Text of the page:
The Tote tunnels myth turns out to be common Aussie pub lore

I journeyed out of the ‘wood today to North Carlton, and bought from Alice’s Bookshop two books which will stand this blog in good stead. My uncle had an Alice’s Bookshop addiction for a long time. Its owner is an old Cambridge man, a fact noted on his website, a bookseller for 20 years. The first was Bill Brodie and Brian McKinlay’s Collingwood and Fitzroy Sketchbook, published in 1978 when the Convent was still inhabited by nuns and the Eastern Freeway was just opened. It is a lovely hardback and has taught me some fascinating tidbits which I will feed you with over time. It is one of a series of 175 published in Adelaide as the Rigby Sketchbooks which also include Old Melbourne Hotels Sketchbook, River Yarra Sketchbook, and Richmond and East Melbourne Sketchbook.

The other was J.M. Freeland’s The Australian Pub; An Illustrated History of the Development of the Australian Pub from the 1790s to the Present one of the more interesting books to come off Melbourne University Press’s Presses. I declared to those I met for coffee at the Paragon Cafe that I was hitherto an amateur pubologist. The book was last owned by Thomas Hazell from 11 April 2005. Google suggests he is a Melbourne University fine arts academic and one-time president of the Dante-Aligheri Society.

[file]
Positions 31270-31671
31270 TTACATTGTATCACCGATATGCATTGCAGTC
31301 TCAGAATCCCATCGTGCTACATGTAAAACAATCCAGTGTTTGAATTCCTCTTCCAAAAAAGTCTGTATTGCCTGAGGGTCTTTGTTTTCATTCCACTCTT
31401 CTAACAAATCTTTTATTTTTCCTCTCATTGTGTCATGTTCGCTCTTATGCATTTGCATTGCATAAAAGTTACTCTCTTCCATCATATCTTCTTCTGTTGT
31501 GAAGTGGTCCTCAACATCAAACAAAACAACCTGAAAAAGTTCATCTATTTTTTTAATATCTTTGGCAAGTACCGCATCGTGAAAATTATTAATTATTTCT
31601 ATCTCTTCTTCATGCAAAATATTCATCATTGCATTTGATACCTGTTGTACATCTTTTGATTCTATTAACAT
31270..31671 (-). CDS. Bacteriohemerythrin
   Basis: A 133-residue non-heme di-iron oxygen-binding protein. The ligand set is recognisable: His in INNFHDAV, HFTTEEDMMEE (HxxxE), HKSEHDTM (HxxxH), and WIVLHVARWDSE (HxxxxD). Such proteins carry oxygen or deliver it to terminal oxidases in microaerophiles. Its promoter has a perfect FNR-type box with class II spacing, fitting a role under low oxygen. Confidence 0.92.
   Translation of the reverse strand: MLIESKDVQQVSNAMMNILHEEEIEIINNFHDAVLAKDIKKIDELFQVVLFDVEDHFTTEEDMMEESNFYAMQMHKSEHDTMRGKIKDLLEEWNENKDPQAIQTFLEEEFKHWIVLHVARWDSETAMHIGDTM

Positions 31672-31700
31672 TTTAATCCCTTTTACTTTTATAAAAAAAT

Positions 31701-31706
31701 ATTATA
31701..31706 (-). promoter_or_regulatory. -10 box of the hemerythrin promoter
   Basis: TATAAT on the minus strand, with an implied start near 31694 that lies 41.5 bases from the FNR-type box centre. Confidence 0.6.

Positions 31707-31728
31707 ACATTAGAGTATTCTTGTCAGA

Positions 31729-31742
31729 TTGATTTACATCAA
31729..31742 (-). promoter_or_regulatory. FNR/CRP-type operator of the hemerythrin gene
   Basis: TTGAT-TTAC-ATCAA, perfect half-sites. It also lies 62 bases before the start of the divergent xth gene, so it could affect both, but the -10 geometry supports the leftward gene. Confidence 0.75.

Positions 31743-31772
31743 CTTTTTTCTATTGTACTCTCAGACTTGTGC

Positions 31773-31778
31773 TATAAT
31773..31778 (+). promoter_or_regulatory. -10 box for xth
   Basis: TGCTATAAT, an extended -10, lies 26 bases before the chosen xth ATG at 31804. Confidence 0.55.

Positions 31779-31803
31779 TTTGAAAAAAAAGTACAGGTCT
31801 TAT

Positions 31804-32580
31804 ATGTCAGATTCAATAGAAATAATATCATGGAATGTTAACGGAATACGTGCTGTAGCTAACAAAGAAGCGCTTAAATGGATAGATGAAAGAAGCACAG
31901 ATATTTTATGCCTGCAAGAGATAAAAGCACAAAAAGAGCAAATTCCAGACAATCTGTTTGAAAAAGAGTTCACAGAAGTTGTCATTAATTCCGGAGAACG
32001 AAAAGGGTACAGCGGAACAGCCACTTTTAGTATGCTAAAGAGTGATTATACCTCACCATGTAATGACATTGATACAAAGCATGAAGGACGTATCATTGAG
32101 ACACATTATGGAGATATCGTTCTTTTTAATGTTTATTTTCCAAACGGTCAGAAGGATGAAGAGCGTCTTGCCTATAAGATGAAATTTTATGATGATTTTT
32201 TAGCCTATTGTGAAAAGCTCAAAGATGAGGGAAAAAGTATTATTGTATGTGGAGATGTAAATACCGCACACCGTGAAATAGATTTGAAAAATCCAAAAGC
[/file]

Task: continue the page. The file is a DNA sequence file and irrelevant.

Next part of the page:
And so I learned from Mr Freeland that the myth which I have come to know relatively recently about secret tunnels under The Tote is one of frequent occurrence: Continue reading “The Tote tunnels myth turns out to be common Aussie pub lore”

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A trip to The Royston with Mr Nguyen

My mate from Hanoi, the future Chief Justice of Vietnam, and I trundled down to the Royston this evening. I once lived in the inner eastern suburbs and rode my bike to university over in Parkville. I thought I had been along every road in the big rectangle in between, but it seems not. The other day, I pedalled over from the ‘ford to Ma and Pa’s and took a radical route. You know, most of the many combinations are left right left right but this was on the extreme sides of the rectangle. It was straight, straight straight, right, straight, straight, straight, etc. And suddenly, I saw a sign “The Royston“, just after I saw the mountain goat symbol writ large on a roller door and realised that the Mountain Goat Brewery had finally yielded up its secret location to me. Continue reading “A trip to The Royston with Mr Nguyen”

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